What on Oct. 3, 2004 prompted flags flown at half-mast? I sure don’t recall, nor could I immediately discover a reason from searching the InterWebs. I will further explain.
This evening, while rummaging through old photos, I came across a shot of the U.S. Capitol. The building, set back behind trees, took my attention; initially. On closer inspection, I could see that for all my poor photography habits of 19 years ago, the flagpole frames the shot. Then I looked at lowered Old Glory and wondered why?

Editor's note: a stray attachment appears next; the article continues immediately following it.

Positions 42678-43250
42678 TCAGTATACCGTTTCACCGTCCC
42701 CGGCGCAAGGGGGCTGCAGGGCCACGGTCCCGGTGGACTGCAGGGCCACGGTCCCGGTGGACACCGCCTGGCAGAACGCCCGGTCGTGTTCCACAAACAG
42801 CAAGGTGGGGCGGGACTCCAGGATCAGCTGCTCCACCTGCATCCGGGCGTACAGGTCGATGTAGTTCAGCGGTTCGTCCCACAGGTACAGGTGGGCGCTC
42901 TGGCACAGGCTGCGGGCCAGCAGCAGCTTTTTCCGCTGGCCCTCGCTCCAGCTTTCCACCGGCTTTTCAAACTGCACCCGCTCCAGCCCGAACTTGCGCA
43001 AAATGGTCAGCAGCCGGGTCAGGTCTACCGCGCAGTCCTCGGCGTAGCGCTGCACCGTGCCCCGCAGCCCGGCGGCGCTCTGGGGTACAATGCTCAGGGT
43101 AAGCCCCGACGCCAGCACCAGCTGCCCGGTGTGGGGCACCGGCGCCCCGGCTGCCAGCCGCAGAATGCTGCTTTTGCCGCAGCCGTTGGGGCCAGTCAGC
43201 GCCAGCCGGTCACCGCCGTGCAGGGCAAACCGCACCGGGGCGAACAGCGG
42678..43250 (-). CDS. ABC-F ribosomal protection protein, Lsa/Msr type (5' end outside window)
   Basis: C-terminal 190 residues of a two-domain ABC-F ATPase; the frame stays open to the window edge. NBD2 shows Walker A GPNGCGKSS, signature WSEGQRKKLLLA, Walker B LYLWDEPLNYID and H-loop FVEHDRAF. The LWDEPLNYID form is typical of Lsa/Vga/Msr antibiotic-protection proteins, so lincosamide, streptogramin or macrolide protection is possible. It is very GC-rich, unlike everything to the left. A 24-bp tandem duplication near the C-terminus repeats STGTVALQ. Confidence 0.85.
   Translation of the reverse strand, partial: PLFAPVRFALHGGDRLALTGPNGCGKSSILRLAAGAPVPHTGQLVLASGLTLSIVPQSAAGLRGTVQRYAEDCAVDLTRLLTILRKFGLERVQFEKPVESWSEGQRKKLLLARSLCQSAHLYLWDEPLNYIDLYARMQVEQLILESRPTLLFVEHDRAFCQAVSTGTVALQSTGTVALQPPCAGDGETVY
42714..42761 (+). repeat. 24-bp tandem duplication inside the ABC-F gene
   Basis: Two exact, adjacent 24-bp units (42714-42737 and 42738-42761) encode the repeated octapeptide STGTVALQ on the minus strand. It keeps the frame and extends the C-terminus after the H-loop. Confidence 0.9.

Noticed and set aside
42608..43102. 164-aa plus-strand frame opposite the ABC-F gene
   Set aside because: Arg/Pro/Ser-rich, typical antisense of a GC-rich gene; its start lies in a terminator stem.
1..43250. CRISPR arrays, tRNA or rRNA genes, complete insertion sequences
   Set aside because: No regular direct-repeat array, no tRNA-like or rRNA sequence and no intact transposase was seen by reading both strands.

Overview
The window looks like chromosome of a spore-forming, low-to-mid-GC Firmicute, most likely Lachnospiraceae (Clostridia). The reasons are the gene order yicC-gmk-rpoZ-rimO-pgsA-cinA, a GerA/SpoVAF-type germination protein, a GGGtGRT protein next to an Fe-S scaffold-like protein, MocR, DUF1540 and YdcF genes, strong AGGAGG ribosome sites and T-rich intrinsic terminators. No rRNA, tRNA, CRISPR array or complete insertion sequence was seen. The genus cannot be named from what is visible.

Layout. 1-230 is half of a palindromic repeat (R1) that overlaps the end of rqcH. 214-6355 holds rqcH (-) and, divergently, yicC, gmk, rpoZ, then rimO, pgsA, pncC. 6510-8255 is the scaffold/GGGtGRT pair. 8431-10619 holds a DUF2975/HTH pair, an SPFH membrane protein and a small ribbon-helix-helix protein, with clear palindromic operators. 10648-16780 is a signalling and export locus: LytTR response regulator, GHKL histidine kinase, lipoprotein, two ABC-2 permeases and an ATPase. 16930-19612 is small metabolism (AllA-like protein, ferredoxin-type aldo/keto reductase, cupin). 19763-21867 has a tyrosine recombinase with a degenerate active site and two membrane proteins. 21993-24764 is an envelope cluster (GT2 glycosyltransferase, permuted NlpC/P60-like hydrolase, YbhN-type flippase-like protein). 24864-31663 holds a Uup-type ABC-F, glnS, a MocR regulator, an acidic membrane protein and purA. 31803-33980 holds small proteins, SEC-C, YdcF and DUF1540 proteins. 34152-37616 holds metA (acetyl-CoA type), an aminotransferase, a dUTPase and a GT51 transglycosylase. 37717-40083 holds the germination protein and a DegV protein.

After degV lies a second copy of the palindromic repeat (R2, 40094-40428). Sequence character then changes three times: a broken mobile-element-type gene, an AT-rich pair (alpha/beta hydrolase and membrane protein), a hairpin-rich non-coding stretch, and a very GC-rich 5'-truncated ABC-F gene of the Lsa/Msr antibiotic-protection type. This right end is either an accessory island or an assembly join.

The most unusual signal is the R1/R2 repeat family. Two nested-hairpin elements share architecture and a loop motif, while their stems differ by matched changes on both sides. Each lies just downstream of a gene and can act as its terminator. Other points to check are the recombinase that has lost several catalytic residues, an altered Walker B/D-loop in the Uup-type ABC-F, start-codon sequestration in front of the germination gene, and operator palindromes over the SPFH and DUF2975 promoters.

The Featured Image comes from Canon EOS 20D and EF28-135mm F3.5-5.6 IS USM lens. Vitals, aperture manually set: f/13, ISO 200, 1/500 sec, 135mm; 5:17 p.m. EDT. Composed as captured.
The camera was a new acquisition—as explained in “My First Canon EOS 20D Tests” a few hours before heading into the District of Columbia and shooting the Capitol dome.
By the way, this post’s title plays off the American flag’s nickname as off-handed political comment that no normal person would think without my explanation. I see the U.S. Capitol in its old glory, when government more effectively functioned. Those days are ancient memory, which this photo’s timestamp conjures for me.